Moscow-Pullman Daily News: “‘Toxic Matriarchy’ talk spurs protest”

Moscow-Pullman Daily News, April 9, 2019, page 1‘Toxic Matriarchy’ talk spurs protest

Hundreds pack UI auditorium to hear pastor speak Monday
By Anthony Kuipers Daily News staff writer

Rain and overall miserable conditions did not stop a large crowd of protesters from gathering at the University of Idaho campus to show their disapproval of a conservative pastor’s speech titled “Toxic Matriarchy.”

The weather did not deter supporters from showing up as well.

In total, roughly 400 people gathered both outside and inside the the UI’s Agricultural Science auditorium for the talk, which was organized by the Collegiate Reformed Fellowship, a campus ministry of Christ Church and Trinity Reformed Church in Moscow.

C.R. Wiley, a pastor and author from Connecticut, was the featured speaker, and Christ Church Pastor Doug Wilson conducted the question-and-answer portion of the event.

Audience members and students and groups who came to show support for women and the LGBTQ community gathered outside the building in the rain well before the speech.

Keira Terchowitz and a group associated with Planned Parenthood Generation Action set up a tent to collect donations for the UI Women’s Center.

She said her group was there to offer a “safe space for people marginalized by this event.”

Laura Gould, a teacher at Moscow Charter School, said she wanted to take part in a peaceful protest “to highlight the absurdity” of the event.

Gould said the UI claims it allowed the speech to take place on campus to protect freedom of speech, but she felt it was not doing enough to protect women or transgender people.

Before the talk, UI President Chuck Staben issued an emailed statement to faculty and staff about the speech.

“The University of Idaho is an extensive and diverse community of people from varied backgrounds and beliefs. We welcome the viewpoints and contributions of everyone in our community,” he wrote.

The email said the UI was not a sponsor of the event and the event had been organized by a recognized student group, which is why the UI made the venue available.

“We would do the same for any student group and I hope it is understood that in such cases, any views and opinions are the views of the speaker and not necessarily the views of the U of I,” Staben said in the email. “The university cannot withdraw resources — a venue — commonly made available just because a speaker is controversial.”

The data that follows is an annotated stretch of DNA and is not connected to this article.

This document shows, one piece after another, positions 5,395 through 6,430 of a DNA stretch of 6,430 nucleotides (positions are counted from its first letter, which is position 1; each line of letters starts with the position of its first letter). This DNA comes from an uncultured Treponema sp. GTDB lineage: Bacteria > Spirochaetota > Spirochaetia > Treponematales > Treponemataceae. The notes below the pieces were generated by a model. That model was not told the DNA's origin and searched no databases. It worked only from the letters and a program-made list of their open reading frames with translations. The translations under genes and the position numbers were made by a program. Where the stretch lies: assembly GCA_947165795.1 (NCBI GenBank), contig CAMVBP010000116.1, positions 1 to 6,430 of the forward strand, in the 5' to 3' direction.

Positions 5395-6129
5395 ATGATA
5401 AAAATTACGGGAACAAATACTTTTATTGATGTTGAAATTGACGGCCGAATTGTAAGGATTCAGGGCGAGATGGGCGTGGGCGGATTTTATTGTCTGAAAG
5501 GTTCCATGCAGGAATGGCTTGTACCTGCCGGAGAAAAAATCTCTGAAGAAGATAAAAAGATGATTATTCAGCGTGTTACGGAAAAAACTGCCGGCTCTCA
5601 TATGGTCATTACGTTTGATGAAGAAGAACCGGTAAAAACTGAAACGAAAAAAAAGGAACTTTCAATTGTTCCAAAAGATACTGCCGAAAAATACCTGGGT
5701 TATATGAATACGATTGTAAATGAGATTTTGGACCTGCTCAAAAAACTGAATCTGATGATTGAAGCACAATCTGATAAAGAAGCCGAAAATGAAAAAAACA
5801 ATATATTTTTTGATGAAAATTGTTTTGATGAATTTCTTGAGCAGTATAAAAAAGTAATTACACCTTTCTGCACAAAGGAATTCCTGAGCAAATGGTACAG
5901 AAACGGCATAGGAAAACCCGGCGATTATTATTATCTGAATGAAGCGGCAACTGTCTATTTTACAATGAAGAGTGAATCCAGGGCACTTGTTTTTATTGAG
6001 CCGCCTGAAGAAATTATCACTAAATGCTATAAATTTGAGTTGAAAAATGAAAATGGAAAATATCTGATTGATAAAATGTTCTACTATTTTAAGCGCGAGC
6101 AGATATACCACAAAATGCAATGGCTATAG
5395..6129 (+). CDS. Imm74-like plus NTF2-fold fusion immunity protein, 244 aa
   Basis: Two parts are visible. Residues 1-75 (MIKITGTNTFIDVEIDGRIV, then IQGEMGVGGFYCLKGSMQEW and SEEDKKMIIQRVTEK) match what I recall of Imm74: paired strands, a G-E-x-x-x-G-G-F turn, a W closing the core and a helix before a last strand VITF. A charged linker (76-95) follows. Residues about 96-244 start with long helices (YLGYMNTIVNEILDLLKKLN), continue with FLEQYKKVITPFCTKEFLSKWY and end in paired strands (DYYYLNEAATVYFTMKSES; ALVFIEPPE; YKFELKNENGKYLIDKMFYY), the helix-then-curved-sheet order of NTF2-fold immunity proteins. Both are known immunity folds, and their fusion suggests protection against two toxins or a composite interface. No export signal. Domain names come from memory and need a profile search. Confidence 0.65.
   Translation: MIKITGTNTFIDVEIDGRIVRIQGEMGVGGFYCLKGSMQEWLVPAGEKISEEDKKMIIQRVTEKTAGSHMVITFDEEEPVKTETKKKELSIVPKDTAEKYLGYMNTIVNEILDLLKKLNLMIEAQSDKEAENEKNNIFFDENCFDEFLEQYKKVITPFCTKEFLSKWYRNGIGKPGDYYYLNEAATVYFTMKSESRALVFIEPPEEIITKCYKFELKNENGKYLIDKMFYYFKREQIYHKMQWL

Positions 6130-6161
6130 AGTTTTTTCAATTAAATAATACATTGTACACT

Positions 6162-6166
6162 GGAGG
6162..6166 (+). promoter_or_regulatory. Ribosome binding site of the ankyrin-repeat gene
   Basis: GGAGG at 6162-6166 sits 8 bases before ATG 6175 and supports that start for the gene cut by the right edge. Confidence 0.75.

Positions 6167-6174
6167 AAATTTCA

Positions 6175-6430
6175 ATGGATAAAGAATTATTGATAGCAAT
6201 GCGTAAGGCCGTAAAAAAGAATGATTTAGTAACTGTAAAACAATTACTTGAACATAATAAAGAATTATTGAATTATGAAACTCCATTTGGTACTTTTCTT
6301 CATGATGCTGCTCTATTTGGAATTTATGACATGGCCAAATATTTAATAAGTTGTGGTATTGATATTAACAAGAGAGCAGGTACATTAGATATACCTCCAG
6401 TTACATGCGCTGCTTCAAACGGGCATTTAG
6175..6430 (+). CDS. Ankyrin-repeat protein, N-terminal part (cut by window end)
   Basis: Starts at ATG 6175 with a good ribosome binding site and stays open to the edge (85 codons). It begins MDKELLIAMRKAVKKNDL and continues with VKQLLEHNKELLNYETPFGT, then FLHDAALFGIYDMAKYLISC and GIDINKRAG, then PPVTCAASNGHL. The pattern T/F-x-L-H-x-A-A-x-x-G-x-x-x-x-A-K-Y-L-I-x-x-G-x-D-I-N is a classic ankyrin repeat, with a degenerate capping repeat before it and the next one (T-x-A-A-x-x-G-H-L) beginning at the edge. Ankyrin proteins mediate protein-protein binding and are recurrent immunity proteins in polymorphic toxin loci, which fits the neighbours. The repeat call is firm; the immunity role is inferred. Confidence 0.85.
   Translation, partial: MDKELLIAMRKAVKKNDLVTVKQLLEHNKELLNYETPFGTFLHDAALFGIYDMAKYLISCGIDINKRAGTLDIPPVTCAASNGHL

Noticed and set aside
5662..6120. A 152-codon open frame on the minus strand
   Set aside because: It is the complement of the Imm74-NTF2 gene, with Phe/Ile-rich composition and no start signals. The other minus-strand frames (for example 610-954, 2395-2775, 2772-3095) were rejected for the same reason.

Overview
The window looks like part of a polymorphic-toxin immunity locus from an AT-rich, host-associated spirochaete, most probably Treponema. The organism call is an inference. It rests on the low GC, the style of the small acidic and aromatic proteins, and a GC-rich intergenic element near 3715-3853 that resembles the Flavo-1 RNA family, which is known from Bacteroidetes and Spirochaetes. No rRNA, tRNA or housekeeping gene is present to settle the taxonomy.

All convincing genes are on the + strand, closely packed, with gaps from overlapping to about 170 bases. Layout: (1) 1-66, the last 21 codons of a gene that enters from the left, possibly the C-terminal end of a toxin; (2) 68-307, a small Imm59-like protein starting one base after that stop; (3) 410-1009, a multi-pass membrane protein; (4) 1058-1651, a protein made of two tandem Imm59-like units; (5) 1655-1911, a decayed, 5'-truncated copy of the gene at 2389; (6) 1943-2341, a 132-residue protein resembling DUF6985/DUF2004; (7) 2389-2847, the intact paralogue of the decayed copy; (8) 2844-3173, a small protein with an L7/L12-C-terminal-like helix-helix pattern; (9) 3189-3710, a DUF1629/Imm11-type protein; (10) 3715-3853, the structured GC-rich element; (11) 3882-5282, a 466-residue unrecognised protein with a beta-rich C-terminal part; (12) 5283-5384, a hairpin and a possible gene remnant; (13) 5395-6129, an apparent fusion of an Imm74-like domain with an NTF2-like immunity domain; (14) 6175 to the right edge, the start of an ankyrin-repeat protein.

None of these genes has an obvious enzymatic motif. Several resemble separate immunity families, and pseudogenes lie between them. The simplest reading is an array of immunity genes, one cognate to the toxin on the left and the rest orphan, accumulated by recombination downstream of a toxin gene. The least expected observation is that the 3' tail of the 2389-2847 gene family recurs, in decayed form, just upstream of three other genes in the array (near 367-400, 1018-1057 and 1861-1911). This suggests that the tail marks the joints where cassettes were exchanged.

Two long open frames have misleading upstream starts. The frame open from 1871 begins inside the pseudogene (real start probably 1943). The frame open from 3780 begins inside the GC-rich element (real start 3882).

The event’s speaker, Wiley, even admitted he did not choose the title “Toxic Matriarchy.”

“When I heard the title, I said to myself, ‘Well, that will certainly get some attention,’ ” he said.

The talk revolved around parents, particularly mothers, nourishing their children so much that the children cannot learn to be responsible adults. He said it is possible for too much mothering to become toxic to children by making them overly dependent.

He also likened the university environment to an overbearing parent protecting students from unwanted opinions, and he criticized people for growing up to depend on the “welfare state” for their needs.

While shouting members of the audience occasionally interrupted the speech, the event went on mostly without incident. Only one audience member was escorted out after he interrupted the event by playing a kazoo during the question and answer portion.

Wiley received jeers several times in reaction to his responses to questions. Among the loudest jeers happened when he said he did not support gay marriage.

Anthony Kuipers can be reached at (208) 883-4640, or by email to akuipers@dnews.com.

1 Comment

  1. I would like to tip my humble and insignificant hat to the U of I for allowing this group to host this event on their campus. Even though, I might or most likely would disagree with the speakers at the event, I applaud the university for allowing the expression of ideas (unpopular ones at that) on their campus. The recent crackdown on discussion and dialogue, we have seen in recent times, is concerning to me, and I count it a blessing to see an occurrence that goes against this developing trend.

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